El Nino concerns growing for Peru and Ecuador
Peru and parts of Ecuador are in the grip of the El Nino weather phenomenon and there are growing indications that it could spread more widely.
The World Meteorological Organization (WMO) made the announcement on Tuesday, saying that an increasing number of weather models indicate it is a possibility later this year.
More than 100 people have died in Peru following exceptionally heavy rainfall, and thousands of people have been displaced.
Here's WMO's Clare Nullis, speaking in Geneva:
"It's a little bit difficult to issue predictions at this time of year, so we can't say with any certainty, but more and more models are saying that you know we are going to get a basin-wide El Nino later this year. At the moment we are not expecting it will be as powerful as the one we had in 2015-2016 but you know, strange things are happening with the climate system, so textbook examples are no longer the best way to go."
El Nino - which is associated with warmer-than-average Pacific Ocean temperatures - is linked to weather extremes such as flash-flooding and drought.
WMO said that El Nino is not responsible for the Colombia mudslide at the weekend which killed more than 250 people in Mocoa, but instead to unusually high rainfall and deforestation.
Chad to be first African country to sign global water treaty
Chad is on course to become the first African nation to sign a key international agreement on water usage and access, it's been announced.
UNECE, the UN Economic Commission for Europe which coordinates signatories to the Water Convention, said that Chad had made it clear it wants to join the accord "as soon as possible".
Lake Chad is the fourth largest water source in Africa but its tributaries spring from beyond the country's borders.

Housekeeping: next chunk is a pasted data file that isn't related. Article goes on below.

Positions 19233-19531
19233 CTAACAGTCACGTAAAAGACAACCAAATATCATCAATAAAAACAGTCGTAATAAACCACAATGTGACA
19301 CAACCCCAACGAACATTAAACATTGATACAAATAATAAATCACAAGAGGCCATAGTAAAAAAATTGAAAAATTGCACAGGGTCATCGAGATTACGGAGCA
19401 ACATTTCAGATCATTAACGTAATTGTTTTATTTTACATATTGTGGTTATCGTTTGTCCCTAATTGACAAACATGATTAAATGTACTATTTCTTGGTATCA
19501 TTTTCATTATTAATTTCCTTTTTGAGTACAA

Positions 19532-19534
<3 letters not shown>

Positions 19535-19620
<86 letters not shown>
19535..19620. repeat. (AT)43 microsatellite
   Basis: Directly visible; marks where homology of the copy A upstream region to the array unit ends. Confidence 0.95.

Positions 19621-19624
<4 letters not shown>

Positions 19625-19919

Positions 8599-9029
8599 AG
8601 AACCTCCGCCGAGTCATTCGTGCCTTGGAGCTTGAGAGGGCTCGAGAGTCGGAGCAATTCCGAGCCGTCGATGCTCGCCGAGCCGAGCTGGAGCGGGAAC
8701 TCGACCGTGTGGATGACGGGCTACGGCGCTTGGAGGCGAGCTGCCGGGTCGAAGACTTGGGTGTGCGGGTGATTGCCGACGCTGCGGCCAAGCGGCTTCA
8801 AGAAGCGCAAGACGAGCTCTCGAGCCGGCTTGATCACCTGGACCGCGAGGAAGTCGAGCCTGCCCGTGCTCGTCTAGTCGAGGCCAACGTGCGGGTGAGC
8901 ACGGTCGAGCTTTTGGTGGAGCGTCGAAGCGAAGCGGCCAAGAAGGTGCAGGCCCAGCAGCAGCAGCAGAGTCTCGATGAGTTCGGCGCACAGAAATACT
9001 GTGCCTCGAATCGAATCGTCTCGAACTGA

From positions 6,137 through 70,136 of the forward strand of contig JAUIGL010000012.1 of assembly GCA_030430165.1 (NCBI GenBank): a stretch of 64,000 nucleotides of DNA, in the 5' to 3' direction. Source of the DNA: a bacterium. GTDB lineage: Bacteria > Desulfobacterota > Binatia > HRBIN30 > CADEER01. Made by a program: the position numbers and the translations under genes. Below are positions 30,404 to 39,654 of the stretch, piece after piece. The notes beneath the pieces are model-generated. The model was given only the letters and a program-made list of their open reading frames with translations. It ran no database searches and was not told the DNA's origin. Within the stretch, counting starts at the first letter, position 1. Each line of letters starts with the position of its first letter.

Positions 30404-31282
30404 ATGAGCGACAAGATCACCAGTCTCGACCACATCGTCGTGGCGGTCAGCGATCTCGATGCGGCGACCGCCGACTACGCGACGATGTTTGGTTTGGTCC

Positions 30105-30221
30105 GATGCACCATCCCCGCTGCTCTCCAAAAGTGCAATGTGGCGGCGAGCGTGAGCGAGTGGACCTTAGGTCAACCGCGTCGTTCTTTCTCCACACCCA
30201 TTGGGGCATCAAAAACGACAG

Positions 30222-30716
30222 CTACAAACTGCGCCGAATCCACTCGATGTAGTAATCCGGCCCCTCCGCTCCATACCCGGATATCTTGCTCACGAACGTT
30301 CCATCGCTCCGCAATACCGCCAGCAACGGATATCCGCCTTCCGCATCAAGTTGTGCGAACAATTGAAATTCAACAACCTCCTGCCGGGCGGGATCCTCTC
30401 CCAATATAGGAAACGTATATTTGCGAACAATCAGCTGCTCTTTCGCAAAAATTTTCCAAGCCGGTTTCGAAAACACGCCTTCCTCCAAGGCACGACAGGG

The government says that because of this, it's in the country's interest to sign the Convention, which provides an intergovernmental platform for transboundary water cooperation.
Yemen hospital receives desperately needed medical supplies
Three tonnes of life-saving medical supplies have been delivered to a struggling hospital in war-torn Yemen.
The facility, the Al-Thawra General Modern Hospital in the capital Sana'a, has been crippled by conflict between government and opposition forces which escalated two years ago.
The International Organization for Migration (IOM) which organized the shipment said that medical staff have been overwhelmed by increasing numbers of people displaced by the war.
Salaries have not been paid since last September and the hospital is in dire need of improved water and sanitation facilities, the agency says.
According to the World Health Organization, less than half of Yemen's medical facilities are fully functional; more than 270 have been damaged or destroyed in ongoing fighting.
Latest data indicates that almost 4.5 million people in Yemen, including two million children, require treatment for malnutrition.
Source: United Nations Radio